New report on scarcity of “useful” postsecondary data details what questions students need answers to
Postsecondary data should be able to answer certain questions, not only for higher-ed institutions, but for prospective students and the community, according to a new report. It’s up to national databases to help combat rising college costs and stagnating rates of completion through better collection and dissemination of data, the report notes.
The report, “Mapping the Postsecondary Data Domain: Problems and Possibilities,” produced by the Institute for Higher Education Policy (IHEP) with support from the Bill & Melinda Gates Foundation, asserts that seemingly straightforward questions such as which students have access to which colleges can’t easily be answered with currently available data.
“A careful mapping of federal data systems against these questions shows that while we have a solid base of understanding in some areas, we fall far short in others,” notes the report.
And though many voluntary data initiatives have arisen in recent years to help fill these gaps, the report emphasizes that there is still a ways to go before critical questions are answered.
(Next page: 4 questions institutions must answer)
“In a time of rising college costs and stagnating rates of completion, America’s students, policymakers, and colleges and universities need better information about our postsecondary education system,” says the report. “While their data needs do differ, each of these constituencies needs to be able to answer critical questions.”
Questions that students and communities should have answers to:
1. Which students have access to which colleges?
2. How many—and which—students complete college?
3. How much does college cost, and how do students pay?
4. What outcomes do students experience after college in the workplace and society?
5. Are students leaving school with loan debt, and are they paying back their loans, especially students who do not complete?
6. What types of jobs are students getting after college? Are they going to graduate school?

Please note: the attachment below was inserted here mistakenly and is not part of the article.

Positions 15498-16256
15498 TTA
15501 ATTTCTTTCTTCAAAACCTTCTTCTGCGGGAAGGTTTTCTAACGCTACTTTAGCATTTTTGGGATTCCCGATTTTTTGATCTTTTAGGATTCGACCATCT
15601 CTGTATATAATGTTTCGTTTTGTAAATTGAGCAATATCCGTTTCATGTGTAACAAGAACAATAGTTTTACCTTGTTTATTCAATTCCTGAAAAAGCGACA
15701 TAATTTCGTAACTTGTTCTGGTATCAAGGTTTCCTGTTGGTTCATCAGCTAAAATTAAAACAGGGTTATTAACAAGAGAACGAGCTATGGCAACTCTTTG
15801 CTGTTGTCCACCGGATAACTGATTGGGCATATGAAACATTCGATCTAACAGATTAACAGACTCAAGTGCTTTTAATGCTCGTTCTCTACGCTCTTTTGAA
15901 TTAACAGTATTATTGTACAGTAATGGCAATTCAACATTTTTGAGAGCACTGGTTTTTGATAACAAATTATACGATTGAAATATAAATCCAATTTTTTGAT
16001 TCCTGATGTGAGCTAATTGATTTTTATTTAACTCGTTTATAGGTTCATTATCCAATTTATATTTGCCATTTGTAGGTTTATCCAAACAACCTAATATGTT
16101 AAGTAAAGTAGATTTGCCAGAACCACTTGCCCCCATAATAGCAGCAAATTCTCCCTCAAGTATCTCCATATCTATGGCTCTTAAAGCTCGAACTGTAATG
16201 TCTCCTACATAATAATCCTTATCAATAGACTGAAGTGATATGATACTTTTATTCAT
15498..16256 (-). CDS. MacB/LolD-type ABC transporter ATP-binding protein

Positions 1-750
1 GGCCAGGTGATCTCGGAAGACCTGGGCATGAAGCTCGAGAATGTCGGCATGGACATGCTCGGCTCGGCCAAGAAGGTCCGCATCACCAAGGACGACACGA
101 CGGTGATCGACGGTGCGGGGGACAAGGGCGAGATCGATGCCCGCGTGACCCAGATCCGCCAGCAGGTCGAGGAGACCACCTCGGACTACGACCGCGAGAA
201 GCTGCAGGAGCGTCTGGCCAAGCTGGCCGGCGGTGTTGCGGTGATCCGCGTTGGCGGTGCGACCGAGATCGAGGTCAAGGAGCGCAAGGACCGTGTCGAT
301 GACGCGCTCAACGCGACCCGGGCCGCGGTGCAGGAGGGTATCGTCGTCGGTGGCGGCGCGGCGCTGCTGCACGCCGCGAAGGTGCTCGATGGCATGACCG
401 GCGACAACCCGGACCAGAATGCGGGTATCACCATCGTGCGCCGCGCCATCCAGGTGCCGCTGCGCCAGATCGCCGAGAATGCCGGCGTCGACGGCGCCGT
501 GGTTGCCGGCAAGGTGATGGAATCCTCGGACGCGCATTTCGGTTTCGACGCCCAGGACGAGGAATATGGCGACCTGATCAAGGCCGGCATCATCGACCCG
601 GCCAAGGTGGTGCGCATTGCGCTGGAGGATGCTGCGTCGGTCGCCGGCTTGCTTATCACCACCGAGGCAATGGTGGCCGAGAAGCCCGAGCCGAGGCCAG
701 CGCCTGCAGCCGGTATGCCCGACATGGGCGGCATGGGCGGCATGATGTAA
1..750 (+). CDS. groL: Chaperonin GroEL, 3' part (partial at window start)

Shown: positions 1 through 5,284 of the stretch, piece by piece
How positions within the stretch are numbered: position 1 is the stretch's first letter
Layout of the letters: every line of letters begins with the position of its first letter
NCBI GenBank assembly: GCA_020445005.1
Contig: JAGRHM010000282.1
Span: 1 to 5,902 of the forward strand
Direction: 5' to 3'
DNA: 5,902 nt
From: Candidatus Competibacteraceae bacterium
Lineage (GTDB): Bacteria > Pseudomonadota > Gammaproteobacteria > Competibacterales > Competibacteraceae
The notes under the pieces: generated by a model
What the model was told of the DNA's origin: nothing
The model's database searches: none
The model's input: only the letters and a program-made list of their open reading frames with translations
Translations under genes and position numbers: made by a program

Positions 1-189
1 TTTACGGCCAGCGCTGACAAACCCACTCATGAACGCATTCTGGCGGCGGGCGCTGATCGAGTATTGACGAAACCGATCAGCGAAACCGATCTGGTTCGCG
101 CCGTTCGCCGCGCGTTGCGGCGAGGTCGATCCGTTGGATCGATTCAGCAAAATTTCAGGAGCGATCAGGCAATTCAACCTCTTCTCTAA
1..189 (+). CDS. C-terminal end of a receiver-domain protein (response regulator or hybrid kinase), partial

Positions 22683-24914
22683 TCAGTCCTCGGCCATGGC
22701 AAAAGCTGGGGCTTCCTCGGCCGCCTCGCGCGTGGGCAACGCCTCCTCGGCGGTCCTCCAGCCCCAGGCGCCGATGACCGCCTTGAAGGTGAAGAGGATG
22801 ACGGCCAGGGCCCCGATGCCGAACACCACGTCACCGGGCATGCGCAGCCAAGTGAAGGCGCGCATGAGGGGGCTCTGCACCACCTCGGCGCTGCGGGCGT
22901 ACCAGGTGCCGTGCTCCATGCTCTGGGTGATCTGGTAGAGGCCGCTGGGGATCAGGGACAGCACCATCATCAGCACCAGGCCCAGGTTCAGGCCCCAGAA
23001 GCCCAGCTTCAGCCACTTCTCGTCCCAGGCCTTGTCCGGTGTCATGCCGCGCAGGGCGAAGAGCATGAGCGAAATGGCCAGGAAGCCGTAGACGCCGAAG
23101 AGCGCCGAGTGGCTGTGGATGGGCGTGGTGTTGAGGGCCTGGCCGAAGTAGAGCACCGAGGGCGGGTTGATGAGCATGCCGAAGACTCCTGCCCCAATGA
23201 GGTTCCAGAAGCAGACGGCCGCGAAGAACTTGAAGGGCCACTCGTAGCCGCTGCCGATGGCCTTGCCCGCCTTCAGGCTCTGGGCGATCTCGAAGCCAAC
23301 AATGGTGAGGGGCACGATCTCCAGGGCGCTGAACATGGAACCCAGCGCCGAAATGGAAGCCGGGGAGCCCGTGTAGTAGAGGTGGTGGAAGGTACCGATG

Questions relating specifically to one institution should include data to answer:
7. Do all entering students have assigned academic advisers?
8. To what extent does the school help students deal with their academic and social needs?
9. What percentage of students do community service; study in other countries?
10. What percentage of students gain internship or co-op experience before graduating?
The report explains that not every student may think to ask these questions, and it’s important that institutions provide clear information about these concerns as a proactive step.
“Minimally, institutions should break down data on student use of services by socioeconomic status and race/ethnicity, so as to ensure broad access to these programs and opportunities. All of this information should be easily accessible on websites and in marketing materials, as part of the mix of data available to students during the college search process,” according to the report.
The report also notes that not only is knowing this type of data critical for students deciding which institution to attend, it’s also crucial for parents, because when “low-income parents receive information about college outcomes, they act on it, allowing graduation rates to trump even location when identifying colleges to encourage their children to attend.”
For more information on what data sources are available now; the difference in questions for students, consumers, and institutions; and how data can be sorted by measure, data and interface, read the report.